Ther’s been much antocipation surrounding BMW’s entry into the very popular factory bobber market. Triumph’s speedy Bonneville Bobber has been a brisk seller worldwide and we first announced the German manufacturer would be following suit with a neo-bobber of their own back last summer. The good folks at BMW North America were kind enough to drop off a pre-showroom bike at the CRM garage a couple of weeks ago and since then, the new R18 has seldom sat idle. The delivery driver half-joked that the motorcycle’s wheelbase is so substantial that it barely fit into the trailer used to tow if here and it took a hearty shove to disengage the 700-pound machine out and onto the pavement. At first glance, the R18 is one of the most beautifully detailed production bikes we’ve yet seen: lovely, deep black paint with twin white pinstripes along the voluptuous bodywork and forks wearing full steel shrouds evoke BMWs legendary R5 of the late 1930s while the chromed, art deco fishtail mufflers were drawing stares of admiration even before we’d ridden out of our parking lot.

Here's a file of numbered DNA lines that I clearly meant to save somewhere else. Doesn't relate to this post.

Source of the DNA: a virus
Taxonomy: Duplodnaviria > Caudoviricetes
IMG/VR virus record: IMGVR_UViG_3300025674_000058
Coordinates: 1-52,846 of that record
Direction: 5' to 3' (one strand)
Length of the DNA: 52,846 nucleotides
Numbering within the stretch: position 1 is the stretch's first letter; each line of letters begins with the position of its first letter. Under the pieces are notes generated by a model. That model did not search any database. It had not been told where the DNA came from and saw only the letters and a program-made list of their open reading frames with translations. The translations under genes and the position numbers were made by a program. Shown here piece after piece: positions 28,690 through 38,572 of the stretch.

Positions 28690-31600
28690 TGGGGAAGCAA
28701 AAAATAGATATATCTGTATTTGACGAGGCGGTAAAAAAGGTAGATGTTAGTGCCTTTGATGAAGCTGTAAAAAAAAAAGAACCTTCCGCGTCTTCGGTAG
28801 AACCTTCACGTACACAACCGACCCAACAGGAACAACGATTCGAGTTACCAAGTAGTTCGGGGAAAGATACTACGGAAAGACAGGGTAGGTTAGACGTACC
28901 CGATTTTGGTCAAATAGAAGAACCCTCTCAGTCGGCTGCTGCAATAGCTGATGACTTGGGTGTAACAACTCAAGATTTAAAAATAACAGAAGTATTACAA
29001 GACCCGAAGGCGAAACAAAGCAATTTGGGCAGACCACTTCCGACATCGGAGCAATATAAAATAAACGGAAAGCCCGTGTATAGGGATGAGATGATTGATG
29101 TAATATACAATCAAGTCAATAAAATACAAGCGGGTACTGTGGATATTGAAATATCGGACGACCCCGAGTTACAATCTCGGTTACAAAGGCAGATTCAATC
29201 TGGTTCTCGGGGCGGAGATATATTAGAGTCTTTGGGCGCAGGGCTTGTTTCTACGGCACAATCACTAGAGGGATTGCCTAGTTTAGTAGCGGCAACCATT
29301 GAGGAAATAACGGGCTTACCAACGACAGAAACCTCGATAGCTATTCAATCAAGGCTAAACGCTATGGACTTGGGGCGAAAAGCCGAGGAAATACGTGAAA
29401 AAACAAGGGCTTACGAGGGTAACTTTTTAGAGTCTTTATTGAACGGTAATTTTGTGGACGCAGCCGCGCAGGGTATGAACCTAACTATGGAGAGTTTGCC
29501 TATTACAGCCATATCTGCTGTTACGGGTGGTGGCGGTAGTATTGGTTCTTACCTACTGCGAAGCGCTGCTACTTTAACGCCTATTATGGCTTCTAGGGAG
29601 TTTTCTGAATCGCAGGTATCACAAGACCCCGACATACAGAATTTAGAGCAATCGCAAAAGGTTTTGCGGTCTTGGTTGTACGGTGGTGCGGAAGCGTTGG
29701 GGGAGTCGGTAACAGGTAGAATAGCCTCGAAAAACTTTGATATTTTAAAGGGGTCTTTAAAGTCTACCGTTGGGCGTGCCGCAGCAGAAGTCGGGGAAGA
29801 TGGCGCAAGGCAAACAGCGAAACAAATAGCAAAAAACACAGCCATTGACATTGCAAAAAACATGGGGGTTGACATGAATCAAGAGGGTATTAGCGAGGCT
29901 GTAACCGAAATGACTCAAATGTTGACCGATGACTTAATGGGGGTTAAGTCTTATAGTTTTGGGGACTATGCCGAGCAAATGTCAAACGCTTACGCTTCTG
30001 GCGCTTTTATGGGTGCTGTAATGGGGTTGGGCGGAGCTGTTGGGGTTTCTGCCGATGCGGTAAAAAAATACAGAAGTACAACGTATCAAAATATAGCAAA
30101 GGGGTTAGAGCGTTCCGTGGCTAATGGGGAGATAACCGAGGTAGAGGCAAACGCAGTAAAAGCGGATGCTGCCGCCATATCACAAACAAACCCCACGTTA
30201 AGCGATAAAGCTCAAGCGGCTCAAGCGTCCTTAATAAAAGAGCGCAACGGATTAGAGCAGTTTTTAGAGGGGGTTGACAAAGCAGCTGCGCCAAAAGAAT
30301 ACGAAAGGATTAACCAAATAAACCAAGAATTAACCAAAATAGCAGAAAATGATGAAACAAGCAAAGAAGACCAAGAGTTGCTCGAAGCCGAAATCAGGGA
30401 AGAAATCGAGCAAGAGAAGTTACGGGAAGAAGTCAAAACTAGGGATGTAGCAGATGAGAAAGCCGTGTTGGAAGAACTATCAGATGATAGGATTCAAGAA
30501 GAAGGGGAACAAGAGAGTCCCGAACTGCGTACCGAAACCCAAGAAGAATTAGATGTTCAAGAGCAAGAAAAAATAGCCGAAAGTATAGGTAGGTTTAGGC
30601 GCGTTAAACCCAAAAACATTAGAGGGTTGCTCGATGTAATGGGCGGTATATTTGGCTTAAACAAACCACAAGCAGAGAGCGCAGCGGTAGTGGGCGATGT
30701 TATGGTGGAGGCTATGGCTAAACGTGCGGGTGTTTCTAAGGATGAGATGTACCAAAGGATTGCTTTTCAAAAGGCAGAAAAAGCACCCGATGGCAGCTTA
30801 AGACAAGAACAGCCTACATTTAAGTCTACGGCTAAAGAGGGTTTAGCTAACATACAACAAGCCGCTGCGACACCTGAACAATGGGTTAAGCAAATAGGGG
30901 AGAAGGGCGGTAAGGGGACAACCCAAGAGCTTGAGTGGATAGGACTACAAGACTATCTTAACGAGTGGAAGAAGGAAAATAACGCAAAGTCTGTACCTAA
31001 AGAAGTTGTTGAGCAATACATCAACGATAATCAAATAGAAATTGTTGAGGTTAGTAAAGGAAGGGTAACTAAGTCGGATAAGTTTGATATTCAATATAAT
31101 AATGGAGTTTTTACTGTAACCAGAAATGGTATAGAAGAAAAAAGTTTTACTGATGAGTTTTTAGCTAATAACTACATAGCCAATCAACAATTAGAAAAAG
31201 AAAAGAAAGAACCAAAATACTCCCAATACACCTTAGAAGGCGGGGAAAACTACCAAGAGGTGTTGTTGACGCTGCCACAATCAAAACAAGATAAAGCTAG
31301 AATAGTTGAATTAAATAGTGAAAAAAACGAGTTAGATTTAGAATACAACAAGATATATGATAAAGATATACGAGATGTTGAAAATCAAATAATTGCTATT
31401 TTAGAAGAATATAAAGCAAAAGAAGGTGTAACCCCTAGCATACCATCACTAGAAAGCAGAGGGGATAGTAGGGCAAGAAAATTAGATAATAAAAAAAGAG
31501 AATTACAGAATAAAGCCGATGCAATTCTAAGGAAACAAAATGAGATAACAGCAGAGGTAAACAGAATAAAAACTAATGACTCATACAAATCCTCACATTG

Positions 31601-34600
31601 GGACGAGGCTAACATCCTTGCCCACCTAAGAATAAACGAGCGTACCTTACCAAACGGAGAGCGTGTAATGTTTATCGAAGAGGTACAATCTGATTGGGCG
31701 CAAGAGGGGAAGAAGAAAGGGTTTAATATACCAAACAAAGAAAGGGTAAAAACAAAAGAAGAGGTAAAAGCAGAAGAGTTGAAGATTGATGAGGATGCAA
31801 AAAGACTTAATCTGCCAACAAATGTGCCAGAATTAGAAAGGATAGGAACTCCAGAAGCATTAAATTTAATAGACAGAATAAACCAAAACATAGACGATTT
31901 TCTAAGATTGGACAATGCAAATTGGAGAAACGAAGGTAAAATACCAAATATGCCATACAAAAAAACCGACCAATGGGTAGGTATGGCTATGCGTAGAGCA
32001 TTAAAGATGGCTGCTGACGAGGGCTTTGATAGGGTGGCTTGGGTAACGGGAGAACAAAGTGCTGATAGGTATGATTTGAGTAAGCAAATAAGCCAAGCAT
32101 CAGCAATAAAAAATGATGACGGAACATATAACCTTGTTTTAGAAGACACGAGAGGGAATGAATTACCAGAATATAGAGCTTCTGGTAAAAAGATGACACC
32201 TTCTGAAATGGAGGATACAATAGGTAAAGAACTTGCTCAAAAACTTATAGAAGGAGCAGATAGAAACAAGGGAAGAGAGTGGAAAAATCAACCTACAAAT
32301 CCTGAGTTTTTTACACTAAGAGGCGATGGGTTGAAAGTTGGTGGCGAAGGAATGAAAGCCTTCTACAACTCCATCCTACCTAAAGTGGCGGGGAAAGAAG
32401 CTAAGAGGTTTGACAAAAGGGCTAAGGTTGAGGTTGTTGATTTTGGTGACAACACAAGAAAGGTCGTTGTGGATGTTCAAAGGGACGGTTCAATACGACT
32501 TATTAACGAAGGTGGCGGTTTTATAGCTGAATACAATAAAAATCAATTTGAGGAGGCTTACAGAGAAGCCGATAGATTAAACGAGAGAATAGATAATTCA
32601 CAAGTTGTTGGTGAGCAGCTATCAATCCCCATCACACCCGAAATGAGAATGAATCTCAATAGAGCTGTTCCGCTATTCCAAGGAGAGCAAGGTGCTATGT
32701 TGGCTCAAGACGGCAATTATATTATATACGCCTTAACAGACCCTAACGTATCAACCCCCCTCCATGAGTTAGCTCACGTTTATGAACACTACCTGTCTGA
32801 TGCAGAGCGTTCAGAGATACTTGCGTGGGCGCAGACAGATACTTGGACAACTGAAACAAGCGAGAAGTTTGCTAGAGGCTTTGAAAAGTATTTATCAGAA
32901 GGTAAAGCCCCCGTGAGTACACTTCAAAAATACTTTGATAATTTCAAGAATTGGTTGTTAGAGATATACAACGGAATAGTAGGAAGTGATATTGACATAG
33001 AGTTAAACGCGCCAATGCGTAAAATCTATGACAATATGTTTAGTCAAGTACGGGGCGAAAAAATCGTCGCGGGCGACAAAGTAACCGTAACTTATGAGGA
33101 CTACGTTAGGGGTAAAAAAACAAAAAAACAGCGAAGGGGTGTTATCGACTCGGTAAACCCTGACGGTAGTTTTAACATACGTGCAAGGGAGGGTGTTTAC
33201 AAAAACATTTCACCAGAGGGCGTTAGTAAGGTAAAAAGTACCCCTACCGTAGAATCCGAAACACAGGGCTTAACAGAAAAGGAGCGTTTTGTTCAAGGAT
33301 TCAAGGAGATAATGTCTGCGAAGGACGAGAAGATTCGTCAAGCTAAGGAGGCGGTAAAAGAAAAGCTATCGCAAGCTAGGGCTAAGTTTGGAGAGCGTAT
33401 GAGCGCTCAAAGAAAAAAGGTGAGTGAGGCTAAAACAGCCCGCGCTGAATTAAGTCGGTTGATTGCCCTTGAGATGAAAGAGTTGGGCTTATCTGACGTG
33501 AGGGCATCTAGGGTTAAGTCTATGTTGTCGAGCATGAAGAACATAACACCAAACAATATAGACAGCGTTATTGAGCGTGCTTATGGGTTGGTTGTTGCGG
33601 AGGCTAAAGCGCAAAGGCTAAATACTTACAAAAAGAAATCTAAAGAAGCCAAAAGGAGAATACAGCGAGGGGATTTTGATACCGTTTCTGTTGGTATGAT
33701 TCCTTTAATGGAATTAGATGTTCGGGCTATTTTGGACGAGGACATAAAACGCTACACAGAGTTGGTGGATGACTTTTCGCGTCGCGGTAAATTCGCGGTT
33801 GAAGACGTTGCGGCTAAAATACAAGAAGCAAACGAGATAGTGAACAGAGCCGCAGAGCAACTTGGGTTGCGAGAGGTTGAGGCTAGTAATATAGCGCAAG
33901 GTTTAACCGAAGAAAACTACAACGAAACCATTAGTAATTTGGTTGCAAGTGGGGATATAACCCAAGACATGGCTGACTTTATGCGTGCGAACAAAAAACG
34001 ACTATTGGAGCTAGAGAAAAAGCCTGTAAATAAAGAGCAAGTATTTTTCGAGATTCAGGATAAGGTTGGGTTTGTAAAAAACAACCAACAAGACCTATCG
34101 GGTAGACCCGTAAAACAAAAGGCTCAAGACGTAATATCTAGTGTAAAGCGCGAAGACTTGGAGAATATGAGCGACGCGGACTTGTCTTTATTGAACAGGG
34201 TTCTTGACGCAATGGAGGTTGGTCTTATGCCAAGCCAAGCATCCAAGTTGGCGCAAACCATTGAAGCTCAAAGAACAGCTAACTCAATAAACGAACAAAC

Jutting characteristically from each side of the mock-hardtail frame are two of the largest cylinders to ever propel a motorcycle. Measuring 900cc each, the massive, oversquare engine’s 107mm bore and 100mm stroke makes a reasonable 91 brake horsepower. The real thrills come in the torque department where the R18 belts out 103 foot-pounds of pure, grunty thrust at just 3250 RPM. As you’d expect, this makes the R18 a wild, low-rev beast of a streetbike, lurching off the line at stoplights like few machines we’ve ever tested, including Harley-Davidson’s similarly torque-mad FXDR. There is a great deal of weight carried low down in the R18’s dimensions, which makes the shaft-drive twin a big of a handful to maneuver around at low speeds. However, once your feet are on the rubber-coated pegs and the fist of the six smooth gears are engaged, the bike suddenly feels far lighter than it’s measurements would suggest. Several members of the CR team will be reporting on the R18 during the next few weeks to provide a broad view of what differently skilled riders make of such a breakout bike. A full review with tech specs will be on the way come Cafe Racer’s December/January issue, where the R18 will be tested by our pal Alonzo Bodden aboard the similarly proportioned 2020 Triumph Rocket 3. Strap on your helmets because these are some big, bad burly bikes.